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Old 02 October 2018, 03:50 PM
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Disney Disney Parks getting rid of chairs and benches

Article here.

I get their reasoning, but I also see unintended consequences such as people bringing their own seating, using restaurant chairs without ordering food, or just plain sitting down on the ground.
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Old 02 October 2018, 04:36 PM
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So if they're doing "demand pricing," can I get a major discount if I go there on an unpopular day?
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Old 02 October 2018, 04:56 PM
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I guess they're figuring their key demographics are not the elderly and the less physically robust because not having a place to sit down and rest is going to really cut down on people in those groups going to their parks.
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Old 02 October 2018, 05:03 PM
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Quote:
Originally Posted by DawnStorm View Post
Article here.

I get their reasoning, but I also see unintended consequences such as people bringing their own seating, using restaurant chairs without ordering food, or just plain sitting down on the ground.
These have always been problems, but they have tons of cast members to keep traffic flowing and they probably think that people will buy more food by having the only seating in the eateries.
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Old 02 October 2018, 06:59 PM
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My experience at Disneyland (I've never been to Disneyworld, alas) is that the supposed available seating is never available anyway, and that the only real way to find a place to sit down is to get on a ride or go to a restaurant. I don't see how that will change.

Sue, for the elderly or not physically robust, I suspect the park expects them to use scooters, and that use will probably increase.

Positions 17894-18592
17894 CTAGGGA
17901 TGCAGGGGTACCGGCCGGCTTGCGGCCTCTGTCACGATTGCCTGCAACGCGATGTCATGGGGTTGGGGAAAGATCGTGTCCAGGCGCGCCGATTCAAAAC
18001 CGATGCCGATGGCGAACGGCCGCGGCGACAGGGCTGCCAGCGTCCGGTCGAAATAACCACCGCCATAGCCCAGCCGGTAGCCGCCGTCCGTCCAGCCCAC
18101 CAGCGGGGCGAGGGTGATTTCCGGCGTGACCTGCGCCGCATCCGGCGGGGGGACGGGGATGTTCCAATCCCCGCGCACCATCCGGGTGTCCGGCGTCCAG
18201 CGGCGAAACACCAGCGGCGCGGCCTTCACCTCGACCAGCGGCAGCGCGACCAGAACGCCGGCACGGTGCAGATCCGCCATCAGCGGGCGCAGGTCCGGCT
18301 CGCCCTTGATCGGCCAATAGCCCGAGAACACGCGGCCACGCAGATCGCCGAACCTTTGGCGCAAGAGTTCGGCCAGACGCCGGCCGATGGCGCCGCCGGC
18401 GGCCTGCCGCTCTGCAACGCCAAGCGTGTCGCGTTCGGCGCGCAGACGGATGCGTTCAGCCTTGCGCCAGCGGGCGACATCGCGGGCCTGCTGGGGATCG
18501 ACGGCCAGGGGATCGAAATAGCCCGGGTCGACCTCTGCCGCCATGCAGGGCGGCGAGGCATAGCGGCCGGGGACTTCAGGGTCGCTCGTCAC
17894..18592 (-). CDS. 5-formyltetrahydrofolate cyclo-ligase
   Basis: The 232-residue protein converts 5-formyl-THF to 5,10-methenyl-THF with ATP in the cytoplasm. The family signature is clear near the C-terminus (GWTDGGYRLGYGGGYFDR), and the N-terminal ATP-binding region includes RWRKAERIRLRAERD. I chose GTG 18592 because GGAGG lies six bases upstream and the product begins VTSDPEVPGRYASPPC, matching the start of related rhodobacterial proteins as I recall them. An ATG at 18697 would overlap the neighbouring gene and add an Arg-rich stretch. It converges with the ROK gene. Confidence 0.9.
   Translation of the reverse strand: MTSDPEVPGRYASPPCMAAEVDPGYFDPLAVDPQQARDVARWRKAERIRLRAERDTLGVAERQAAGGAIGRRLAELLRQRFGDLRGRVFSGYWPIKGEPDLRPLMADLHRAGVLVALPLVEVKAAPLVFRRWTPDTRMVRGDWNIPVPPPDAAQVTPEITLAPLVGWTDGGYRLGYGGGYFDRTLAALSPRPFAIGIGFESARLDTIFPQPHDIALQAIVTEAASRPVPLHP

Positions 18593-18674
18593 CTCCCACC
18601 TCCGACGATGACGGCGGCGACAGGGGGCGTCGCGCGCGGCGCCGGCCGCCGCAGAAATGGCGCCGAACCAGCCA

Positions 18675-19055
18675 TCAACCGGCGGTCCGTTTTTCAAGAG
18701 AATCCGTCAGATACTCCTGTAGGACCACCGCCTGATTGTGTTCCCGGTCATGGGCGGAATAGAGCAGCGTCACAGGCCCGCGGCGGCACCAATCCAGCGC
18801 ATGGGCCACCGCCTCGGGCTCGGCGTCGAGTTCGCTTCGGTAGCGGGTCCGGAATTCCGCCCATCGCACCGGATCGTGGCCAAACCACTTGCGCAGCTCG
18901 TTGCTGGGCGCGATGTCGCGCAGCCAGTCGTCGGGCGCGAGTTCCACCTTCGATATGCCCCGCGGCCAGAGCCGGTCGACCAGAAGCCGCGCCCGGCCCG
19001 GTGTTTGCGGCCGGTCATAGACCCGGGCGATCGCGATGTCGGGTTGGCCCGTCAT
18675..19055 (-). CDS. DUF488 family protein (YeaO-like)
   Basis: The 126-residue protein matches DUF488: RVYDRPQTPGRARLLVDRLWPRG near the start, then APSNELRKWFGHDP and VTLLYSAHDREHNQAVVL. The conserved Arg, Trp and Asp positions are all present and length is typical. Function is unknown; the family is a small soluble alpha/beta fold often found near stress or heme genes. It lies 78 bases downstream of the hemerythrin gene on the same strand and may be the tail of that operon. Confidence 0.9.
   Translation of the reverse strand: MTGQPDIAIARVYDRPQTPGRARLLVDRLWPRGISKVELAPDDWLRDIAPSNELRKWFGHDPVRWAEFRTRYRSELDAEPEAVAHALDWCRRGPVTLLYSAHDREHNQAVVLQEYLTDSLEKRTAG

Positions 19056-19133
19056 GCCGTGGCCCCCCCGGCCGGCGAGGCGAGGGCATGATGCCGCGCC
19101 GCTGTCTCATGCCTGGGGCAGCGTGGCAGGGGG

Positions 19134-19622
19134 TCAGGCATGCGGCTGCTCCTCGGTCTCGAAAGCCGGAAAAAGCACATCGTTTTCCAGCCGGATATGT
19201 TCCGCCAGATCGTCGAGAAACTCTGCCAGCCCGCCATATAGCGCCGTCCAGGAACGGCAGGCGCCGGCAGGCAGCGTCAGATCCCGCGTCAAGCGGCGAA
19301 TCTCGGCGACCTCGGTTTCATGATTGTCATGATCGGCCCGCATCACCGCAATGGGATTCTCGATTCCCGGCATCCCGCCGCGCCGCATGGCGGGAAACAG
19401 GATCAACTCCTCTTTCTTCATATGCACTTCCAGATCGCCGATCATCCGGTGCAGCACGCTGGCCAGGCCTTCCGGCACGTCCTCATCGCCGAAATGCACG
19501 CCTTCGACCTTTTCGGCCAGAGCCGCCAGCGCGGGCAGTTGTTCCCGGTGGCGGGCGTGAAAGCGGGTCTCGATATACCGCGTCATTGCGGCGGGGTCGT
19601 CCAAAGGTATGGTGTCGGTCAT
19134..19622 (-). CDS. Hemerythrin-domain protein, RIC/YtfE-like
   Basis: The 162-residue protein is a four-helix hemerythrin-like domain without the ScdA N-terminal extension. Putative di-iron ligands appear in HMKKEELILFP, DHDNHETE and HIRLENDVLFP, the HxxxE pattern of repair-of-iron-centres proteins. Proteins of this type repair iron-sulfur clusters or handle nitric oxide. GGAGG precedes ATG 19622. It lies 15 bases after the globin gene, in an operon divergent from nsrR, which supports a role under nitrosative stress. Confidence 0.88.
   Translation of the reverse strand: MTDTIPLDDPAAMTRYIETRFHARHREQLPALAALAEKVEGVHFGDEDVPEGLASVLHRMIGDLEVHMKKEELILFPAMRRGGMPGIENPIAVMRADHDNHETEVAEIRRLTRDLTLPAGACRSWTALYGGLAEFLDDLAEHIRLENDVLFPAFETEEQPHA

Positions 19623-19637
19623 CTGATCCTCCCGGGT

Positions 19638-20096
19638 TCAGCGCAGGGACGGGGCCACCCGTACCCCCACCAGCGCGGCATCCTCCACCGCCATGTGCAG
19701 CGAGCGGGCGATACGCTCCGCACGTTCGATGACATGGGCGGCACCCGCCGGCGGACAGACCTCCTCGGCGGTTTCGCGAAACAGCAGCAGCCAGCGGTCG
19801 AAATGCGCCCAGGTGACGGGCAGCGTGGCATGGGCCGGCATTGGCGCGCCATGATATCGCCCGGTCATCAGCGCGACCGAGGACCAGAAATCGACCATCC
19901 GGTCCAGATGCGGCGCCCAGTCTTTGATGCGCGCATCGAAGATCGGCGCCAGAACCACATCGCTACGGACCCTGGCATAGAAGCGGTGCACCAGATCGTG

Seaboe
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Old 02 October 2018, 08:02 PM
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At the risk of sounding like an overly privileged abled person, when I used to frequent the park, I used to wish they would have occasional days where strollers and wheelchairs were banned. OK, with wheelchairs I'm being unreasonable, and there usually aren't that many -- but the strollers make a pretty major contribution to the congestion, and they have to allocate a fair amount of space for stroller parking near attractions as well. When I'm being particularly grumpy, I will also note that a kid too young to walk around isn't old enough to appreciate the park anyway. (Though to be fair, even kids who are mobile and aware can tire out, and I don't blame parents for using strollers even for kids who can walk much of the time.)

And scooters -- hoo boy.

But taking benches and planters out seems like a bad solution. Rearranging them to keep them out of the traffic flow, sure. I can think of some other steps that might help, too, but that's getting off-track.
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Old 03 October 2018, 12:58 AM
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Quote:
Originally Posted by DawnStorm View Post
Article here.

I get their reasoning, but I also see unintended consequences such as people bringing their own seating, using restaurant chairs without ordering food, or just plain sitting down on the ground.